Sunset Mountain P1K SDC / DS
Ghost Mountain P300 SDC / LPC
Pinyon Mountain P500 SDC / DS
Tierra Blanca Mountains HP P300

Tue, Apr 19, 2011

With: Evan Rasmussen

Sunset Mountain
Story Photos / Slideshow Maps: 1 2 3 Profiles: 1 2 3


Day 2 of our Anza-Borrego trip had us waking up a short distance south of SR78 around 5:30a. First on the agenda was a visit to Sunset Mtn at the north end of the Vallecito Mtns. Though not the highest in the range, this SDC-listed peak is prominent from the highway and one of the few remaining ones I had in the area. From where we were parked just off the road, the conditions of the access road appeared good enough to drive the van on. We left Evan's camper truck where we'd spent the night and drove south on the sandy dirt road in search of our trailhead. We didn't get very far. The road grew rougher with rocks protruding from the roadbed, and with poor clearance under the van, it was not long before we were banging the undercarraige, cringing all the while. We didn't even make it a full mile before I pulled over and we abandoned the van. Evan's good-natured disgust was evident - until then he hadn't realized just how poor the clearance on the van was.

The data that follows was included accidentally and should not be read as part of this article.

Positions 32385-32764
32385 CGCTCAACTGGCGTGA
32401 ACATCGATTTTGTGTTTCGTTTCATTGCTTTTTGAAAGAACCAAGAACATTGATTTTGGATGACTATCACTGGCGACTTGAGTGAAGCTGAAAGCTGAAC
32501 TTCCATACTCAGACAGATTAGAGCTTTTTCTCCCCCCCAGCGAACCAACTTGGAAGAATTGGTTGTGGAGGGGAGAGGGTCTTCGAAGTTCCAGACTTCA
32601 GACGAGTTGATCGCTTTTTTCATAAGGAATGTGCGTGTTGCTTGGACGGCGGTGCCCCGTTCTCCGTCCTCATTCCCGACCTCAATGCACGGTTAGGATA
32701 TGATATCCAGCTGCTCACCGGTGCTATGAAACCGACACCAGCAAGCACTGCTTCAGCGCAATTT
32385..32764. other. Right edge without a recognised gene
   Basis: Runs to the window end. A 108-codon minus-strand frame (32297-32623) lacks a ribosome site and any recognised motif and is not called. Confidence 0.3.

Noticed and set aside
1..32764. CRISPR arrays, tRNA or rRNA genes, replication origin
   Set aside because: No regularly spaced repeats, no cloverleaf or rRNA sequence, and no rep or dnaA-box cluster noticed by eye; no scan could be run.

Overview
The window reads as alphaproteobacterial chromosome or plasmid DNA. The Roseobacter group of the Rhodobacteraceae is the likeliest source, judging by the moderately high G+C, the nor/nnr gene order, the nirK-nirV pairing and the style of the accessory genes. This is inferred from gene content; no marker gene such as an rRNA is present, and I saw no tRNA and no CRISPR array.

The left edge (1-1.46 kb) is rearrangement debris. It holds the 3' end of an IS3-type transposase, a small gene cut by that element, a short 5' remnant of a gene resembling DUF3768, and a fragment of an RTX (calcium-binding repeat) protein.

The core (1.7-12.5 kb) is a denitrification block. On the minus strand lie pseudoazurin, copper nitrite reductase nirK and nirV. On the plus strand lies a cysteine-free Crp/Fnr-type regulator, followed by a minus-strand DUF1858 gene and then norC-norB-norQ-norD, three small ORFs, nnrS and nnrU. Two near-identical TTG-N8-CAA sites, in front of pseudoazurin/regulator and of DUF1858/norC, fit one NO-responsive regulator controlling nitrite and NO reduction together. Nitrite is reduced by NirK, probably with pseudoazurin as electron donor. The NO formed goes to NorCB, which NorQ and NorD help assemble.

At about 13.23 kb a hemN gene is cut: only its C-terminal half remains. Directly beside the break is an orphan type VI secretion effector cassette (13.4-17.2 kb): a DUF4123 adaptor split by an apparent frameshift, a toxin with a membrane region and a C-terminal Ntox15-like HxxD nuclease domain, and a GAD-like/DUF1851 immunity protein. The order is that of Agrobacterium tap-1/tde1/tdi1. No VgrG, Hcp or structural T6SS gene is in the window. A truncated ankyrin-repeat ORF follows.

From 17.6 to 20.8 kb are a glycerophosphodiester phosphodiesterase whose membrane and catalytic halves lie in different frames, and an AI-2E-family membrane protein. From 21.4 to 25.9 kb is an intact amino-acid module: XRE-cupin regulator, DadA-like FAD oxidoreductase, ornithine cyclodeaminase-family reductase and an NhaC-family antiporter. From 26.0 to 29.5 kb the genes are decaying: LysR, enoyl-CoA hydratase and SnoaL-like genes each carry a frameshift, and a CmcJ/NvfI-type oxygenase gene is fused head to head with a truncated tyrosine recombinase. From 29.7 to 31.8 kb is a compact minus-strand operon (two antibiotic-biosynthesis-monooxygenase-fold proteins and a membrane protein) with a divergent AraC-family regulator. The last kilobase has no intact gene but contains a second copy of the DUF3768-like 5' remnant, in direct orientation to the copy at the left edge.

Twenty minutes' hiking along the road brought us around the bend and our first view of Sunset Mtn. The sun was just beginning to rise as we left the road to cross the eastern end of the Mescal Bajada (roughly translated, "agave alluvial apron") in the shadow of the west side of Sunset Mtn that we would be ascending. We were happy to be in the shade as it was due to be warmer today with less wind than we'd had the previous day. Temperatures would reach above 90F which is usually too hot for hiking, but fortunately none of the peaks would take much time or be very strenuous. We chose an indistinct ridgeline on the right skyline, but the route we took was not critical. From the look of things it is pretty much the same class 2 effort no matter which side is ascended. We found the slopes moderately brushy, the prolific agave causing the most trouble, but in general any route to the top would work. By 8a we had found our way to the summit.